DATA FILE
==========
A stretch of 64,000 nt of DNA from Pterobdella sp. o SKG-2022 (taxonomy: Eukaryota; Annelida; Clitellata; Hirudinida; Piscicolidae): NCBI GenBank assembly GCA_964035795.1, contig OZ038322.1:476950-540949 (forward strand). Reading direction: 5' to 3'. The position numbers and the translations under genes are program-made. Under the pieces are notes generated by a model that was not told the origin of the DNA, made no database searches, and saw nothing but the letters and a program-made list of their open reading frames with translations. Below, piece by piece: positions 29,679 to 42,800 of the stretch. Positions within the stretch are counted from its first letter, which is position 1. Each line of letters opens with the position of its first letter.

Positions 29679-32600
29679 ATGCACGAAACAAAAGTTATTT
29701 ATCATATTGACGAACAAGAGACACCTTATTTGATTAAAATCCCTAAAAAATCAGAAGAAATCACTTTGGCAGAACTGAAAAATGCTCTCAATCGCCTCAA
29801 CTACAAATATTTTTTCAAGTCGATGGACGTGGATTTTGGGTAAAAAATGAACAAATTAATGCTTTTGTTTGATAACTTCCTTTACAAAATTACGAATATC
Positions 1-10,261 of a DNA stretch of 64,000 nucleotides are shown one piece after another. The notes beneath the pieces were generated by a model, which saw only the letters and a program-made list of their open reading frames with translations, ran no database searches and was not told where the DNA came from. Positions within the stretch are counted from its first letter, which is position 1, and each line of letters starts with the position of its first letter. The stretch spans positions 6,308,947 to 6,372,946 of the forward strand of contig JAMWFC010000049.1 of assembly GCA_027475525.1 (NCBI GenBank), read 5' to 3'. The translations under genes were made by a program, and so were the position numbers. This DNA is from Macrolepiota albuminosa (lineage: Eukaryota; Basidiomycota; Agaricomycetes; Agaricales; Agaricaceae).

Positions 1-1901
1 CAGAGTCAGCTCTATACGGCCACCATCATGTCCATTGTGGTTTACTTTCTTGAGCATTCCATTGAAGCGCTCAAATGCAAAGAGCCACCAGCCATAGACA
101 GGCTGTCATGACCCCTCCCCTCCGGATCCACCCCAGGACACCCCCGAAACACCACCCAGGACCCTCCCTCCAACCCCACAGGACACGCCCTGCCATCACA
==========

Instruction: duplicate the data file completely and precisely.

A stretch of 64,000 nt of DNA from Pterobdella sp. o SKG-2022 (taxonomy: Eukaryota; Annelida; Clitellata; Hirudinida; Piscicolidae): NCBI GenBank assembly GCA_964035795.1, contig OZ038322.1:476950-540949 (forward strand). Reading direction: 5' to 3'. The position numbers and the translations under genes are program-made. Under the pieces are notes generated by a model that was not told the origin of the DNA, made no database searches, and saw nothing but the letters and a program-made list of their open reading frames with translations. Below, piece by piece: positions 29,679 to 42,800 of the stretch. Positions within the stretch are counted from its first letter, which is position 1. Each line of letters opens with the position of its first letter.

Positions 29679-32600
29679 ATGCACGAAACAAAAGTTATTT
29701 ATCATATTGACGAACAAGAGACACCTTATTTGATTAAAATCCCTAAAAAATCAGAAGAAATCACTTTGGCAGAACTGAAAAATGCTCTCAATCGCCTCAA
29801 CTACAAATATTTTTTCAAGTCGATGGACGTGGATTTTGGGTAAAAAATGAACAAATTAATGCTTTTGTTTGATAACTTCCTTTACAAAATTACGAATATC
Positions 1-10,261 of a DNA stretch of 64,000 nucleotides are shown one piece after another. The notes beneath the pieces were generated by a model, which saw only the letters and a program-made list of their open reading frames with translations, ran no database searches and was not told where the DNA came from. Positions within the stretch are counted from its first letter, which is position 1, and each line of letters starts with the position of its first letter. The stretch spans positions 6,308,947 to 6,372,946 of the forward strand of contig JAMWFC010000049.1 of assembly GCA_027475525.1 (NCBI GenBank), read 5' to 3'. The translations under genes were made by a program, and so were the position numbers. This DNA is from Macrolepiota albuminosa (lineage: Eukaryota; Basidiomycota; Agaricomycetes; Agaricales; Agaricaceae).

Positions 1-1901
1 CAGAGTCAGCTCTATACGGCCACCATCATGTCCATTGTGGTTTACTTTCTTGAGCATTCCATTGAAGCGCTCAAATGCAAAGAGCCACCAGCCATAGACA
101 GGCTGTCATGACCCCTCCCCTCCGGATCCACCCCAGGACACCCCCGAAACACCACCCAGGACCCTCCCTCCAACCCCACAGGACACGCCCTGCCATCACA